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November 23, 1975 - Image 6

Resource type:
Michigan Daily, 1975-11-23

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Pge Six

view of
the work
(Continued from Page 4)
concept of leisure into his an-
alysis, at last. He uses the
motor assembler as the typical
figure of contemporary indus
trial production and the very
symbol of alienation. I concur
wholeheartedly, having assem-
bled motor parts myself. The
use of a wife's account of her
husband's energy loss is well
placed. Auto making tends to
stop several human functions
and then inertiacreeps into your
entire life. Leisure becomes
Here all stops. Just like punch-
ing-out on a time clock. Clayre
packs up his lunch box and goes
bone. The book ends without
really justifying the study. The
reader is no better able to un-
derstand his own work situation
(a universal concept) from
Clayre's work. The philosophers
chosen accurately expound on
the nature of man and his work,
but Clayre does not clearly re-
late work experiences or deal
with leisure in a sufficient man-
ner. His results are often cor-
rect and concise, however it is
difficult to use his framework
as support for the conclusions.
Literary advice: needs work.
(Continued from Page 4)
left on the first of three lecture
tours of America. To this im-
prudent and penniless poet the
United States was a promised
land of easily won riches. It
was also a vast continental par-
ty, or $o it seemed, due to that
destroying kindness pressed up-
on the poet from all quarters.
John Brinnin, the American poet
and critic responsible for ar-
ranging Thomas's tour, has pro-
vided a record of his excesses
abroad in Dylan Thomas in
America; it's the chronicle of
the self-destructive poet in the
midst of killing kindness. Sin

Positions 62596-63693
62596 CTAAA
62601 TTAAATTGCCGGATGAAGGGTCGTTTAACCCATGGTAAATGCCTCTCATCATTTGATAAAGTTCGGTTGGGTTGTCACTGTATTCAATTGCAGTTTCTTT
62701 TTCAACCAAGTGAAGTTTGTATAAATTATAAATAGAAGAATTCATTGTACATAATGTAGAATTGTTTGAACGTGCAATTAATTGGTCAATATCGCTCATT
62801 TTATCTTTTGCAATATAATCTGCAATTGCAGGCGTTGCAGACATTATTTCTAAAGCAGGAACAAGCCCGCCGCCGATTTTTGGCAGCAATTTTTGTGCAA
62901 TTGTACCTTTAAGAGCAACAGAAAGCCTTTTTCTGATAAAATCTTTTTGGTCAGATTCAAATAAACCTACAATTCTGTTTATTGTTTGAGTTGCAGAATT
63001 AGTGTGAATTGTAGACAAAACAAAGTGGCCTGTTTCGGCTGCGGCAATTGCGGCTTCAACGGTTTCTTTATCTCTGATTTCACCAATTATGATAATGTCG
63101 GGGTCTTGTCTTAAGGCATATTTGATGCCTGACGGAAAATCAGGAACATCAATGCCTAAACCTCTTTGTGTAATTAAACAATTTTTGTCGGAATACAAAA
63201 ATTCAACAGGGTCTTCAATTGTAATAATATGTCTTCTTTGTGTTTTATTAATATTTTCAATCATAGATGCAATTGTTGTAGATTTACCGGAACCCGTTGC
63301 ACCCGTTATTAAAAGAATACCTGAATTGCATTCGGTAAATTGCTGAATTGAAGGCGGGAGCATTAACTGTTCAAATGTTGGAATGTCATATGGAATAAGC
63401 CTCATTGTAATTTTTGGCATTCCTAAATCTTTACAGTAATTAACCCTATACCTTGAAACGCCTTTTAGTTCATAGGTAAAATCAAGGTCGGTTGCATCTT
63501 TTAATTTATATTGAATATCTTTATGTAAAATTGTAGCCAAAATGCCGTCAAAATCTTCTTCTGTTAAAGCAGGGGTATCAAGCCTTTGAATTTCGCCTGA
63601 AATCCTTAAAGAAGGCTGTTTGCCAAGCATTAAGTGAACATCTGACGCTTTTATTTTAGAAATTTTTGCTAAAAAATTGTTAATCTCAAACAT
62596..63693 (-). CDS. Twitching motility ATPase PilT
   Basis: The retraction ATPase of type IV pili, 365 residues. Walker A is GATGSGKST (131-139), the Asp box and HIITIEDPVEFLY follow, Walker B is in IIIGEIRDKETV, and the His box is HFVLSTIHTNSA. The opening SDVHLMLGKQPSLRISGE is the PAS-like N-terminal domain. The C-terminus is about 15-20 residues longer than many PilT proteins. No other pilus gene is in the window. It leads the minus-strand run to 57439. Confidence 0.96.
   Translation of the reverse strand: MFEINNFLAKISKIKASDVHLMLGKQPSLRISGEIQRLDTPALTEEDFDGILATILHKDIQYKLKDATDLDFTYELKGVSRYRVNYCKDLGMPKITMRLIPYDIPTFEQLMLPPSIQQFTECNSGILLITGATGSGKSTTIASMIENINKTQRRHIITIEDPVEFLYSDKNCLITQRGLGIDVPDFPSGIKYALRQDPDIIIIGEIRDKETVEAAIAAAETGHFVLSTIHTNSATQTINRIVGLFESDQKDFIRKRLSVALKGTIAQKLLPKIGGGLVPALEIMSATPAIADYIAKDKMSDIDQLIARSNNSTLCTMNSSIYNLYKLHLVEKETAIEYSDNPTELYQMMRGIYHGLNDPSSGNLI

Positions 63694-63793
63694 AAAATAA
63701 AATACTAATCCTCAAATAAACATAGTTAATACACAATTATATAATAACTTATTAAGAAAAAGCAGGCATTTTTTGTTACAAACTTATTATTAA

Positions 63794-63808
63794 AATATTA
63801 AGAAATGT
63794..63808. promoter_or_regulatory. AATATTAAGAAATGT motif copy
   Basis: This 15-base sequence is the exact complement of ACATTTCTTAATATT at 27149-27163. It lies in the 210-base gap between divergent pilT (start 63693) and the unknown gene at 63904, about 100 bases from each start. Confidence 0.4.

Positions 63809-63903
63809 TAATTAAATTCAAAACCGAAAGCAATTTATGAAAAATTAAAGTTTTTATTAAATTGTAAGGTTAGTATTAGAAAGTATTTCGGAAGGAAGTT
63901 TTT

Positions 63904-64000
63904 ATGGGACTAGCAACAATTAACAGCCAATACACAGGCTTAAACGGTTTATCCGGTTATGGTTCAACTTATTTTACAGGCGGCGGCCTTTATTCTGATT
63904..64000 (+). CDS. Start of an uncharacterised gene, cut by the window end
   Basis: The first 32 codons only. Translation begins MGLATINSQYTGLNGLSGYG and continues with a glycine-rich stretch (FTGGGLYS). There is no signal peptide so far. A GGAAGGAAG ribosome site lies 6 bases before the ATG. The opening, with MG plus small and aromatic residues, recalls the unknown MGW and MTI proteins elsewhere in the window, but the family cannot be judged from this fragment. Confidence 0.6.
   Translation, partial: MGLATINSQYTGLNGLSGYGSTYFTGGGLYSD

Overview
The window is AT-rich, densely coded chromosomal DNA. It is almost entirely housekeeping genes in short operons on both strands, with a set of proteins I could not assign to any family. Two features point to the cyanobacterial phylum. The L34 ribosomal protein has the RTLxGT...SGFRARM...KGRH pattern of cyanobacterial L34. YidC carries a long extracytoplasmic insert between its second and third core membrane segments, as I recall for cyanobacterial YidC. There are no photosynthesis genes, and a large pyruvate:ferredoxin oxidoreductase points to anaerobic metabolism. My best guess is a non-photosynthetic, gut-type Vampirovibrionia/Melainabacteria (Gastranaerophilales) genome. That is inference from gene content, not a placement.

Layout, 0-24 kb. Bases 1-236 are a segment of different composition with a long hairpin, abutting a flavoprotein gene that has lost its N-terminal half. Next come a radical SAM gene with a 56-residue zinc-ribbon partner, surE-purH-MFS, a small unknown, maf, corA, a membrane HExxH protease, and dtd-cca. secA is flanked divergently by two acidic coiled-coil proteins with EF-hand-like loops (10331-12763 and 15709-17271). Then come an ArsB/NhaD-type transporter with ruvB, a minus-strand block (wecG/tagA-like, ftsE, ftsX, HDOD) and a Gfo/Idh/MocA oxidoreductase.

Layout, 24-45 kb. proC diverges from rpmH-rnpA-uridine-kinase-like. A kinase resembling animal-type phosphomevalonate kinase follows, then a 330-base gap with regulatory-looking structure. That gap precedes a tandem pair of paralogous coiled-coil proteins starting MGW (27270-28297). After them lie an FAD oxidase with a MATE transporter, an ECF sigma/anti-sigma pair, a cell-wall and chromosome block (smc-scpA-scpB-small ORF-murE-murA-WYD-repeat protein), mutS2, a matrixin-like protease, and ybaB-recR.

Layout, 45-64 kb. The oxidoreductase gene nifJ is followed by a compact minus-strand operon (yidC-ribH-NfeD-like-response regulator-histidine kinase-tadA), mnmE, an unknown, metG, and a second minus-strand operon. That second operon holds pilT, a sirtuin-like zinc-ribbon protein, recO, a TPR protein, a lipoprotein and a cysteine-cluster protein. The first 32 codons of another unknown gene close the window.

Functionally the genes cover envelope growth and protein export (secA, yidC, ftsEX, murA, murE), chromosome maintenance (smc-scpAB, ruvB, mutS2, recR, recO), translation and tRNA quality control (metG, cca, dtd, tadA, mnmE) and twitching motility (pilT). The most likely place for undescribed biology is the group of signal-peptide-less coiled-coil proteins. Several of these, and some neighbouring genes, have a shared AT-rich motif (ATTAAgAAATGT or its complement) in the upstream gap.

clair gets to the heart of the
As Caitlin knew, if Dylan
could get away with the re-
sposibility for his excesses
by appearing to have them
put upon him, he would do
so. For then he could excuse
his Welsh conscience and
-sense of sin; it was not him,
it was the others. Some are
born drunks, some achieve
drunkenness, but Dylan liked
to have 'drunkenness thrust
upon him. This America liked
to do, and Brinnin could not
stop it.
book, the "legacy" chapter,
Sinclair repeats what is obvious
from the foregoing text, that

Thomas was a host of warring
contradictions, a man with tal-
ent to burn who instead immo-
lated himself. Sinclair has writ-
ten a good appreciation of a
legendary poet; the text and
pictures are as warmly evoca-
tive of the man as Christmas
in Wales is of childhood. But
it does seem like too much
sweetness and light. Sinclair is
indulgent, forgiving, elevating;
his graceful interweaving of
Thomas's life and work, inas-
much as it frames and glorifies
an important poet, bears a like-
ness to those decorative illum-
inations so carefully and loving-
ly inscribed onto church texts
by medieval ecclesiastics.
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